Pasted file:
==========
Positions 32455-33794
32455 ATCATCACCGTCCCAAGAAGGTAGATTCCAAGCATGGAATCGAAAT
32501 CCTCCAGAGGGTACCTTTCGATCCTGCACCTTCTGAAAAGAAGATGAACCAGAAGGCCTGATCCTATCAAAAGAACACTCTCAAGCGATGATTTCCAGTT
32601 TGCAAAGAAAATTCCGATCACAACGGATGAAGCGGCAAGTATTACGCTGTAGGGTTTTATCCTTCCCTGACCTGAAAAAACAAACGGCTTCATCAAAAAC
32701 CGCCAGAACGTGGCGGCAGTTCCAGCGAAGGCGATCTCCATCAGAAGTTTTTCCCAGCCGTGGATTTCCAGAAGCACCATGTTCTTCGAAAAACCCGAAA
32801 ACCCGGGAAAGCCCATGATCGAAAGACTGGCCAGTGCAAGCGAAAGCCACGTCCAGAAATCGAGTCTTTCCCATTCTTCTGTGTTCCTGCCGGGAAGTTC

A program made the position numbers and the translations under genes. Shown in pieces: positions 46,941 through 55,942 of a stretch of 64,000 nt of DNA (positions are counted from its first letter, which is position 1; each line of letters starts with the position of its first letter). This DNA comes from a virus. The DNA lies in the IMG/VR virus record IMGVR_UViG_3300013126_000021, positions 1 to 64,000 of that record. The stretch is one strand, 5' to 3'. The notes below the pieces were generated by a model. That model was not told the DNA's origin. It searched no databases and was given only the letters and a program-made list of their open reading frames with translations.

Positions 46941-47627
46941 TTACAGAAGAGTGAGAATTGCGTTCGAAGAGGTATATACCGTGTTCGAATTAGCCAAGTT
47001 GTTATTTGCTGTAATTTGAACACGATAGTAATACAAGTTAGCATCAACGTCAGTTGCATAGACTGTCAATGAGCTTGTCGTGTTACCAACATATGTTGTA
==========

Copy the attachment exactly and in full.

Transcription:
Positions 32455-33794
32455 ATCATCACCGTCCCAAGAAGGTAGATTCCAAGCATGGAATCGAAAT
32501 CCTCCAGAGGGTACCTTTCGATCCTGCACCTTCTGAAAAGAAGATGAACCAGAAGGCCTGATCCTATCAAAAGAACACTCTCAAGCGATGATTTCCAGTT
32601 TGCAAAGAAAATTCCGATCACAACGGATGAAGCGGCAAGTATTACGCTGTAGGGTTTTATCCTTCCCTGACCTGAAAAAACAAACGGCTTCATCAAAAAC
32701 CGCCAGAACGTGGCGGCAGTTCCAGCGAAGGCGATCTCCATCAGAAGTTTTTCCCAGCCGTGGATTTCCAGAAGCACCATGTTCTTCGAAAAACCCGAAA
32801 ACCCGGGAAAGCCCATGATCGAAAGACTGGCCAGTGCAAGCGAAAGCCACGTCCAGAAATCGAGTCTTTCCCATTCTTCTGTGTTCCTGCCGGGAAGTTC

A program made the position numbers and the translations under genes. Shown in pieces: positions 46,941 through 55,942 of a stretch of 64,000 nt of DNA (positions are counted from its first letter, which is position 1; each line of letters starts with the position of its first letter). This DNA comes from a virus. The DNA lies in the IMG/VR virus record IMGVR_UViG_3300013126_000021, positions 1 to 64,000 of that record. The stretch is one strand, 5' to 3'. The notes below the pieces were generated by a model. That model was not told the DNA's origin. It searched no databases and was given only the letters and a program-made list of their open reading frames with translations.

Positions 46941-47627
46941 TTACAGAAGAGTGAGAATTGCGTTCGAAGAGGTATATACCGTGTTCGAATTAGCCAAGTT
47001 GTTATTTGCTGTAATTTGAACACGATAGTAATACAAGTTAGCATCAACGTCAGTTGCATAGACTGTCAATGAGCTTGTCGTGTTACCAACATATGTTGTA